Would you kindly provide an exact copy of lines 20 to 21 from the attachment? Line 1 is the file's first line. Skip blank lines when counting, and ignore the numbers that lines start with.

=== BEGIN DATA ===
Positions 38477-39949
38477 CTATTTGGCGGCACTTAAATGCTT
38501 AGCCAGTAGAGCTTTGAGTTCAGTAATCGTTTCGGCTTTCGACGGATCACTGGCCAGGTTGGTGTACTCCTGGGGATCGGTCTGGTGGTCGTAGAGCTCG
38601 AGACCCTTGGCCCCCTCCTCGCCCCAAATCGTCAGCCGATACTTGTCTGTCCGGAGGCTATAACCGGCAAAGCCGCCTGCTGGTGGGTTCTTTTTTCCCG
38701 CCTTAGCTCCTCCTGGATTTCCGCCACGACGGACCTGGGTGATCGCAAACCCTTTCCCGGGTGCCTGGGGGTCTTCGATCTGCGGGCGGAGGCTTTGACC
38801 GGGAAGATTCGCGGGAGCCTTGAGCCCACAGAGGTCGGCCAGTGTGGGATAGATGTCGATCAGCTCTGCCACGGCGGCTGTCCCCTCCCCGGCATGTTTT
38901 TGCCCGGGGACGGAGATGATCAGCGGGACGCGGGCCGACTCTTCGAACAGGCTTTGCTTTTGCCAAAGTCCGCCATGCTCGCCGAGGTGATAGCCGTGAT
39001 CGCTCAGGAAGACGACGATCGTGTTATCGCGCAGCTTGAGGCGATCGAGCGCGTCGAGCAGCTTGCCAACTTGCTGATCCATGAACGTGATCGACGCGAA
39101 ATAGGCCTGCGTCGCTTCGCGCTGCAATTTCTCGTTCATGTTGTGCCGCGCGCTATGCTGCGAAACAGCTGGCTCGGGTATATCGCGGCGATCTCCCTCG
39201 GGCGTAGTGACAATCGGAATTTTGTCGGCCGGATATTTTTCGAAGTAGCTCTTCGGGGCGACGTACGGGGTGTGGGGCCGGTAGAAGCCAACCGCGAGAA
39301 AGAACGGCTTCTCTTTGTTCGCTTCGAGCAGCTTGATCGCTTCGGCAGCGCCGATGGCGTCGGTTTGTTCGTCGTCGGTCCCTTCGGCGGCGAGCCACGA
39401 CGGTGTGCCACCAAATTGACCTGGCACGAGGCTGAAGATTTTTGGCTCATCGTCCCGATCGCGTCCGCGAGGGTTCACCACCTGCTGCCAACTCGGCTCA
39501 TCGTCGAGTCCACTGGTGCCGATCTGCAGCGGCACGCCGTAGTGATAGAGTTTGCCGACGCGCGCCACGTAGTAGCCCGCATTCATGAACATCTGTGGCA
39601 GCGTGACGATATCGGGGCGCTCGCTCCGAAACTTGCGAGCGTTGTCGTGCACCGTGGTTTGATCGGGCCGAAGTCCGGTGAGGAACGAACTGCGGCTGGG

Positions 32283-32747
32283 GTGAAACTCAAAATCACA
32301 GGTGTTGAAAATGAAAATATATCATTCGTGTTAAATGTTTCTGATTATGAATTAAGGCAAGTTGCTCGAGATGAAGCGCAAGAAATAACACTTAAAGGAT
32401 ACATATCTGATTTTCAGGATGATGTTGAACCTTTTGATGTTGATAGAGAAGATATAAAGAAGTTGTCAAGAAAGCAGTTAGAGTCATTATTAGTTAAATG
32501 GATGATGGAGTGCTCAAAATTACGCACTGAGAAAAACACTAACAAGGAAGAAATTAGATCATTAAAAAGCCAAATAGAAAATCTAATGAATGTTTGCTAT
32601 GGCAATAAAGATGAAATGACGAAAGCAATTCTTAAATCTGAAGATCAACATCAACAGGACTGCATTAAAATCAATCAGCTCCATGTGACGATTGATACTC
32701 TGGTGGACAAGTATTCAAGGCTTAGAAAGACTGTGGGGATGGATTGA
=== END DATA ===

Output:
32601 GGCAATAAAGATGAAATGACGAAAGCAATTCTTAAATCTGAAGATCAACATCAACAGGACTGCATTAAAATCAATCAGCTCCATGTGACGATTGATACTC
32701 TGGTGGACAAGTATTCAAGGCTTAGAAAGACTGTGGGGATGGATTGA